The effects of interior headland restoration on estuarine sediment transport processes were assessed through process-based numerical modeling. Three proposed interior headland restoration scenarios in the Grand Bay estuary (Mississippi/Alabama) were modeled using Delft3D to understand impacts on suspended sediment concentrations, bed level morphology, and sediment fluxes under present-day conditions and a sea level rise (SLR) of 0.5 m, representing a high projection of SLR by the year 2050. Model results showed localized differences in bed levels near the restored features after a year of simulated morphologic change. The restored headland features acted as a sediment source to the immediate surroundings while also providing some non-significant sheltering effect of backshore shoals and marsh shorelines. Sediment fluxes were sensitive to wind directions and the presence of the restored headlands. However, regardless of wind direction, mean sea level, or restoration action, the greatest sediment fluxes were always export fluxes from the estuary, which were further increased with increased sea level. Suspended sediment concentrations were highly influenced by SLR in a non-linear manner. Sediment concentrations both increased and decreased depending on depth under SLR. Furthermore, SLR allowed for the suspension and deposition of sediments on the marsh platform. Overall, the influence of SLR was more impactful to changing sediment dynamics than the influence of the restoration features.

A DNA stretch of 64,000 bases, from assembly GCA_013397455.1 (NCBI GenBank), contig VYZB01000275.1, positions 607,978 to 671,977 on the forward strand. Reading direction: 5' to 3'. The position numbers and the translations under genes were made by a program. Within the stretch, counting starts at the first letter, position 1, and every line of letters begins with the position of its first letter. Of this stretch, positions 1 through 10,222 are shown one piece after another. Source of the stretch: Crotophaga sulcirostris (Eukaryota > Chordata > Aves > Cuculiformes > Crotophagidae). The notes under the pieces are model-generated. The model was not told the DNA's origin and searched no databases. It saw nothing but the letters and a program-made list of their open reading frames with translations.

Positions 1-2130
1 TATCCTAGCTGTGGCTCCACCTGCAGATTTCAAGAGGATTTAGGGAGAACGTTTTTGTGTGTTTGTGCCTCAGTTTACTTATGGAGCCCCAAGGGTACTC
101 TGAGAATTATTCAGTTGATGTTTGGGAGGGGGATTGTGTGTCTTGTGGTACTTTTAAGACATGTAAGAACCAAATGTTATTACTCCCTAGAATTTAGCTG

|Title||Modeling the effects of interior headland restoration on estuarine sediment transport processes in a marine-dominant estuary|
|Authors||Robert L. Jenkins, Davina Passeri, Christopher G. Smith, David M. Thompson, Kathryn Smith|
|Publication Subtype||Journal Article|
|Series Title||Frontiers in Marine Science Coastal Ocean Processes|
|Record Source||USGS Publications Warehouse|
|USGS Organization||St. Petersburg Coastal and Marine Science Center|